Changes to the Klamath Falls city code were approved Monday night by the city council, narrowing the areas where cannabis can be processed and manufactured within city limits.
The changes limits processing and manufacturers to industrial and light industrial zones and requires recreational and medicinal marijuana to be out of public view. The changes would require those who process marijuana in areas not considered industrial zones to relocate their operation.
The council held two public work sessions earlier this year on the topic of marijuana regulations, and directed staff in mid-June to formalize the proposed changes into an actionable document.
Land use regulations
State law actually requires all regulations to be in compliance with the citys Community Development Ordinance, said Joanna Lyons-Antley, city attorney for Klamath Falls. Our land use regulations specifically state that processing and manufacturing of goods and services are to be done in industrial and light industrial areas.
The changes have not been officially adopted, but could be finalized with a second reading in November.
Medicinal marijuana patient and grower Brandon Neff was one of several individuals who spoke out at the meeting.
Neff told council members he has been processing marijuana into cannabis oil in his home kitchen for the past four years for medicinal marijuana patients, such as those with cancer. But with changes approved by council members on Monday, he will have to find a new location for processing.
Processing and manufacturing have long been allowed in commercial zones but are not in this ordinance, Neff told council members.
Passing this ordinance would be taking another step backwards for the progression of Klamath Falls.
Neff believes the changes go too far in its restriction.
Access to utilities
He said he visited each of the proposed sites listed on a city map of industrial zones and believes the boundaries set by the council are too restrictive. Neff believes more than 75 percent of the sites are located on undeveloped land that do not contain access to utilities.
I feel the proposed ordinance is once again discriminating against medical marijuana advocates, Neff told council members. This is far from reasonable regulation as state law requires. Im willing to comply, but council is making it harder than its ever been.
A Better Way Medicinal Alternatives owner Ed Medina Jr. also expressed concern, specifically to the effect of the code changes for his medicinal marijuana dispensary on South Sixth Street.
Medina claims the changes to code make it extremely hard to secure a developed site for a processing operation, and estimates it could hurt his business operations and access for patients.
As 99 percent of this state goes recreational, which we cant, we cant buy products from them, Medina said. If we are not allowed to make these products here locally, the patients will not have them. Without products, we dont exist. Well have to close.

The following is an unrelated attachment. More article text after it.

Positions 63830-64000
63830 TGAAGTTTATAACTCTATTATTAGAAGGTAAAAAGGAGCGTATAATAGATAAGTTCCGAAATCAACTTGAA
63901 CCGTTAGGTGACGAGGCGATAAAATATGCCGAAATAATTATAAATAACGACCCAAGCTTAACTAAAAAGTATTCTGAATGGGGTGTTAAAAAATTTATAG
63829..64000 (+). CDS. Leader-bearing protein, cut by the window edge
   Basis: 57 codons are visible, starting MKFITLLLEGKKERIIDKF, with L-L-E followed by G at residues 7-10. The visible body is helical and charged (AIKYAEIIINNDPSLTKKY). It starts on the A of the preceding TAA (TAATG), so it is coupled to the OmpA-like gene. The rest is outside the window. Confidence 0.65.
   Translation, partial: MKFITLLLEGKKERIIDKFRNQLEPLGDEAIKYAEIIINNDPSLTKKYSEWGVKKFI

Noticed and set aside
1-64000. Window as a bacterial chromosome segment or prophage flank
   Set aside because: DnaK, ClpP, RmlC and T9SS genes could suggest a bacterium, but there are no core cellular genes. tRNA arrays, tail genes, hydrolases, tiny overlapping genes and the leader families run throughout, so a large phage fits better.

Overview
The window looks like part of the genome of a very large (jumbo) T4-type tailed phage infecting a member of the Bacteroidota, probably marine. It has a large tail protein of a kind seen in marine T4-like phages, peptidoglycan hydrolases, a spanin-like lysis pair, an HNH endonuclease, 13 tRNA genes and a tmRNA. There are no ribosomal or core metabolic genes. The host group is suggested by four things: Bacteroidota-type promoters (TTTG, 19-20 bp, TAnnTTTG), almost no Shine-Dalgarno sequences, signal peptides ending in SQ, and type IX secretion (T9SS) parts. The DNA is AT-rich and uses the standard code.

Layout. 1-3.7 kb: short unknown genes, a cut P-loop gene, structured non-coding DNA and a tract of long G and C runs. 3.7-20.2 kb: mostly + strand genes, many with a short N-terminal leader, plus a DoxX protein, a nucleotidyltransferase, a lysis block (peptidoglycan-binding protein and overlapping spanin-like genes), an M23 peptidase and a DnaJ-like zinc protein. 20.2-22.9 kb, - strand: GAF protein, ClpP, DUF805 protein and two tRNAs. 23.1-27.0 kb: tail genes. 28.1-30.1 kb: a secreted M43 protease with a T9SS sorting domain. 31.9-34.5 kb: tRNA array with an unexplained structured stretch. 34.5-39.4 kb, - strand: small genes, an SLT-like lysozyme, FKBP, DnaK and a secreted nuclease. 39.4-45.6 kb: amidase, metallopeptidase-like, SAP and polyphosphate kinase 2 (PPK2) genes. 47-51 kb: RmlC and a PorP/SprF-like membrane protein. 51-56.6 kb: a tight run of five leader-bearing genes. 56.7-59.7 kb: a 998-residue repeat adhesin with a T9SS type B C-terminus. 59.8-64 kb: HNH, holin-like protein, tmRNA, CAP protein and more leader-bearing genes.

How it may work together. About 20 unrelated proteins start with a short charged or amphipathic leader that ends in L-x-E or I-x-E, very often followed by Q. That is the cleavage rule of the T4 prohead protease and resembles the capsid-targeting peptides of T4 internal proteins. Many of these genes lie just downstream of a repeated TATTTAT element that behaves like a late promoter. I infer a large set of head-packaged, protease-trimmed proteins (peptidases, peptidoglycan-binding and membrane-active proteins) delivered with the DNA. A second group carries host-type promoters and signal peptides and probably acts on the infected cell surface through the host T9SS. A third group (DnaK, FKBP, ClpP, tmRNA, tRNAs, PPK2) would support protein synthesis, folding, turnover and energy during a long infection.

The dispensary remains open, but Medina emphasized the need to have processing operations close by.
There are many, many very ill patients in this community that rely on these products, Medina said. Were the only safe access in this entire county for those people. Without us, they have to drive to Medford or Bend or some other area.
Klamath Falls Mayor Todd Kellstrom also weighed in.
The ordinances more clearly define what councils goals were, Kellstrom explained following the meeting. The state Legislature; their rules are broad and theyre changing all the time.
It made it more simple for us to enforce, Kellstrom added.
Councilwoman Trish Seiler agreed.
We still need to be careful about how this industry grows out in the Basin, Seiler said. Its our job to keep tabs on it.
Lyons-Antley further explained the actions of the council are within its rightful use of Home Rule as a municipal government.
State law actually does allow cities and counties to impose reasonable regulations on a whole host of different things relating to marijuana, Lyons-Antley said. Processing sites, dispensaries, access, location.
Regulations do not change the law, Lyons-Antley added. Regulations help interpret and implement the laws passed by the Legislature. We amended the location restrictions to include 1,000 feet from a college or university, she added. It is a change to match federal law.
Regulations for medical marijuana processing were also added, which include no processing or storage of products in an area that can be seen from a public place, according to Lyons-Antley.
For a full list of modifications to city code, and public comment, view the full city agenda online at klamathfalls.city.